Lecture emphasizes role of sports culture, social justice
Professor of English Sharon Harrow held a lecture Thursday regarding sports literature and focusing on the career of boxing champion, Daniel Mendoza.
Harrow spoke about Mendoza’s accomplishments. Mendoza was of Spanish heritage, and he was Jewish. His rise to stardom was in the late 1780s, and he was a bare-knuckle fighter. Mendoza held the title of Heavyweight Champion from 1790 to 1795.
“He was the most famous fighter of his time, he was like Muhammad Ali,” said Harrow.
Mendoza marketed himself by working in the service of English honor. He saw how badly Jews were treated and wanted to end the violence. Because of Mendoza’s fame, he was able to manipulate Jewish discrimination with sports and boxing to become less violent.
Mendoza opened a boxing academy in 1791 where he taught principles. Mendoza made the achievement of allowing boxing into his school as an art. Jews became experts in boxing because of it.
Mendoza was known to perform boxing on stage at the Covent Garden, which was a theater for entertainment. Boxing was always illegal, but it was legal to perform it as an art. Mendoza toured with a comedian and performed boxing on stage in Dublin. He was recognized by a group of actors and asked to perform with them for a few weeks.
Mendoza’s first famous fight was with Richard Humphries. The fight attracted thousands of audience members, and the gates around the arena were guarded because the price of the act was very expensive. Although, the guards were not successful.
“So, a mob broke down the fences and took possession of every naked seat,” Harrow said.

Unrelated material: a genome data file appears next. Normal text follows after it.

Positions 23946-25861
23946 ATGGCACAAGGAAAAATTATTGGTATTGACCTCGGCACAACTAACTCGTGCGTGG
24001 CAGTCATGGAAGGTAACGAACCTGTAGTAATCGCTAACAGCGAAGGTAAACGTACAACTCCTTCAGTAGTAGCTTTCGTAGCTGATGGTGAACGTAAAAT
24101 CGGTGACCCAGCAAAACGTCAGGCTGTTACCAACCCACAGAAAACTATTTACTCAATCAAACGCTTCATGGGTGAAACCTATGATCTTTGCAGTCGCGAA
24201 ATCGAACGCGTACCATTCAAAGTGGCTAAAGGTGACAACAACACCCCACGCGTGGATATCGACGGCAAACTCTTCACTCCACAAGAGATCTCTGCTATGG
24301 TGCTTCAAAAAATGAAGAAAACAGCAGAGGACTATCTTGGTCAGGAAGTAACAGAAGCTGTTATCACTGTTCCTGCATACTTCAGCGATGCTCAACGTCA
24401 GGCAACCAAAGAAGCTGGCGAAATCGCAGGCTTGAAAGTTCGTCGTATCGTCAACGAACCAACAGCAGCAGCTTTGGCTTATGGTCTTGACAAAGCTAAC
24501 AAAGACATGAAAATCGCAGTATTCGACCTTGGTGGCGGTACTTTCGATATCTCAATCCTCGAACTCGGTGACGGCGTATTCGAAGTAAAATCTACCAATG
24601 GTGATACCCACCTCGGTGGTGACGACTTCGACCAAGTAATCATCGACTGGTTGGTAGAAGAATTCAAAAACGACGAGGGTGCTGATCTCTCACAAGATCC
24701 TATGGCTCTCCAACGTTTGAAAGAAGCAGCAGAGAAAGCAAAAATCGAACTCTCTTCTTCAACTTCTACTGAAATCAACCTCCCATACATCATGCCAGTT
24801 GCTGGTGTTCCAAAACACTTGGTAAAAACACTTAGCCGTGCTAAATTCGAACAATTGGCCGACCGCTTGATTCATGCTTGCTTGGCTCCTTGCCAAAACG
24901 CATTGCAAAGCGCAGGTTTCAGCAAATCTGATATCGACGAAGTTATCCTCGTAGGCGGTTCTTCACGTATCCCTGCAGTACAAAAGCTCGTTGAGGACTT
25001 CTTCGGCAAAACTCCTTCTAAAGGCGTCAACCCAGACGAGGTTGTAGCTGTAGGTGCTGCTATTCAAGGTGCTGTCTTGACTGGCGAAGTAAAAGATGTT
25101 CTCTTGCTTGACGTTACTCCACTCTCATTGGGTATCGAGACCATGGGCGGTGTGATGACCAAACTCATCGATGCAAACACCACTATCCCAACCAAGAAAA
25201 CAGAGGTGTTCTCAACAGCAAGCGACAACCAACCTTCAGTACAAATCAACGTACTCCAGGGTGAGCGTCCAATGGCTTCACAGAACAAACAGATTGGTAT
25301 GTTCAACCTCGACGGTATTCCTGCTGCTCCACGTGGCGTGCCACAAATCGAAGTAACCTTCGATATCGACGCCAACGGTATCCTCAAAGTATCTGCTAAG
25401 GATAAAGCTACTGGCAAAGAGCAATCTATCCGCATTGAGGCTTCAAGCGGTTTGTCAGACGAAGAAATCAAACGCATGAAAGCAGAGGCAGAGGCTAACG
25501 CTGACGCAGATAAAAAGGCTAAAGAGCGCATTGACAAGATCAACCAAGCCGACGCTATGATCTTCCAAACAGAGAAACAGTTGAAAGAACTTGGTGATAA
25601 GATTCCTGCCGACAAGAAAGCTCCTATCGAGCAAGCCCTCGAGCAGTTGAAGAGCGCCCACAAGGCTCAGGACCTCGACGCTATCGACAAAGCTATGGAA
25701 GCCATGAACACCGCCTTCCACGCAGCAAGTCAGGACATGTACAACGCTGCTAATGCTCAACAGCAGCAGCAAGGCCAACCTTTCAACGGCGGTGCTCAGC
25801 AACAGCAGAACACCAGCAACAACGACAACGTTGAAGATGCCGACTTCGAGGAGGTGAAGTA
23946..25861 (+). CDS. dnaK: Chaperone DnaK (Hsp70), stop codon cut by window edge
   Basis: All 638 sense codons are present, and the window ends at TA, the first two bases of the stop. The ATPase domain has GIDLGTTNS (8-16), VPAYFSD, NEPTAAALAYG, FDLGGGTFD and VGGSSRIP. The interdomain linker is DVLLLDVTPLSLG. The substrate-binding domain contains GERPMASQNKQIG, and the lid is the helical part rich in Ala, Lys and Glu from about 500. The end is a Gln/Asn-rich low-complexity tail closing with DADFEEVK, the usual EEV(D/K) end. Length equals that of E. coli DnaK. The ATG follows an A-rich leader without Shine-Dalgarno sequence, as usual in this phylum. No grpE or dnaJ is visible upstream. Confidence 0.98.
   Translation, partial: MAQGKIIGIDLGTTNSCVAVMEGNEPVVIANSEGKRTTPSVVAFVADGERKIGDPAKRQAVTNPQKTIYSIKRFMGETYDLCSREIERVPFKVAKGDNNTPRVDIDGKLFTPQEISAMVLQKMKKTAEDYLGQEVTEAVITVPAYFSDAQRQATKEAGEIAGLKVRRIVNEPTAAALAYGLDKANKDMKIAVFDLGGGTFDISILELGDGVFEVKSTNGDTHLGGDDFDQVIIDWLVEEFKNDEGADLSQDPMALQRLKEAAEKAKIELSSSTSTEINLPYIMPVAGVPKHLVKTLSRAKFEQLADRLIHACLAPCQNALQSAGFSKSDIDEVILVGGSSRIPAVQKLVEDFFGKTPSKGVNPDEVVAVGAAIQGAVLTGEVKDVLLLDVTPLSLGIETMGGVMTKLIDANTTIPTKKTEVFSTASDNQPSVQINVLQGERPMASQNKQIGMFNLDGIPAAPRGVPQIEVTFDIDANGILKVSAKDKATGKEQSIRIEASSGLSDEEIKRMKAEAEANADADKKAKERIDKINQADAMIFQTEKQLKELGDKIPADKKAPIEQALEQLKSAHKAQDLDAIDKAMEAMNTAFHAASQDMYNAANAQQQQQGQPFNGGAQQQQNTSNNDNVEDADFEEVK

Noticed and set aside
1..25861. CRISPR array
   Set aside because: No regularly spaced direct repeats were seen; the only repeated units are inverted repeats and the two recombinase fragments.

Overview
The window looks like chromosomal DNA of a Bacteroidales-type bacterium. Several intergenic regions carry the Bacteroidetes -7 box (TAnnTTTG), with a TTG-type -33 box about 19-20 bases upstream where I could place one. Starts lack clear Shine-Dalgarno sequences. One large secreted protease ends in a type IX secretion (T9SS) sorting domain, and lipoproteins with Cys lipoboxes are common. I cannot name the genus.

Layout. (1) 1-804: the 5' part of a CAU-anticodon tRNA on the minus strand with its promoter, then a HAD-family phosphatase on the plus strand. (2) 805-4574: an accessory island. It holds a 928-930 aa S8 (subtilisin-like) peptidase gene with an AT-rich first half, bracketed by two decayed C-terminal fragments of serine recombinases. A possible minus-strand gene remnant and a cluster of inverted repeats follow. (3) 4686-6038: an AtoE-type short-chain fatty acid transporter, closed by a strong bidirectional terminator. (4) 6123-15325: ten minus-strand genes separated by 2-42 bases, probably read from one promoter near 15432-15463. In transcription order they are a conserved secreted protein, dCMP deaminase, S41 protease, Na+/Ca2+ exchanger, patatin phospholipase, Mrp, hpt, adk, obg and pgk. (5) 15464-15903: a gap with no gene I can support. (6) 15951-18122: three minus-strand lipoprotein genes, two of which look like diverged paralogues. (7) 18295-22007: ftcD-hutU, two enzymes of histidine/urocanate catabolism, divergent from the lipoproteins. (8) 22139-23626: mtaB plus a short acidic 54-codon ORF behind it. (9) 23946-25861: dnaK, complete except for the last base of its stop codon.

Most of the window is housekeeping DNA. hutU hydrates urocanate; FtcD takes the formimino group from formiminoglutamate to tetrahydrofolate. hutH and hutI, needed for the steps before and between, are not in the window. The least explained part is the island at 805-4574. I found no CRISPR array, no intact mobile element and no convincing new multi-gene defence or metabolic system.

The fight became a symbol for debates including a prince who wanted to become a higher authority.
Humphries also trained Tom Molineaux who was an African-American bare-knuckle boxer and former slave from Virginia. Molineaux spent the majority of his career in Great Britain and Ireland. Both Molineaux and Mendoza were known to fight for their countries.
“Molineaux became this boxing legend,” said Harrow.
A fight between Molineaux and Tom Cribb lasted 39 rounds. Cribb was an English bare-knuckle boxer who was named a world champion, and won the fight.
Broadway held a play in 2010 about Mendoza and Harrow was invited.
“I was invited to go to Broadway, so that was exciting,” said Harrow.
Officials allowed boxing to regain its public profile because local courts had to ignore any illegal events when the royal highness was present.
Mendoza was hired not as a boxer but as security at Covent Theater because of the riots, which were created by the theater showing only genres other than comedy or tragedy. People believed that the theater was corrupt.
The sport of boxing hits home for Harrow because she once was a boxer, but she has given up the sport and now focuses on writing.
“I became interested in boxing while I was finishing my dissertation so, dissertation by day, boxing by night and I have since given up boxing,” said Harrow.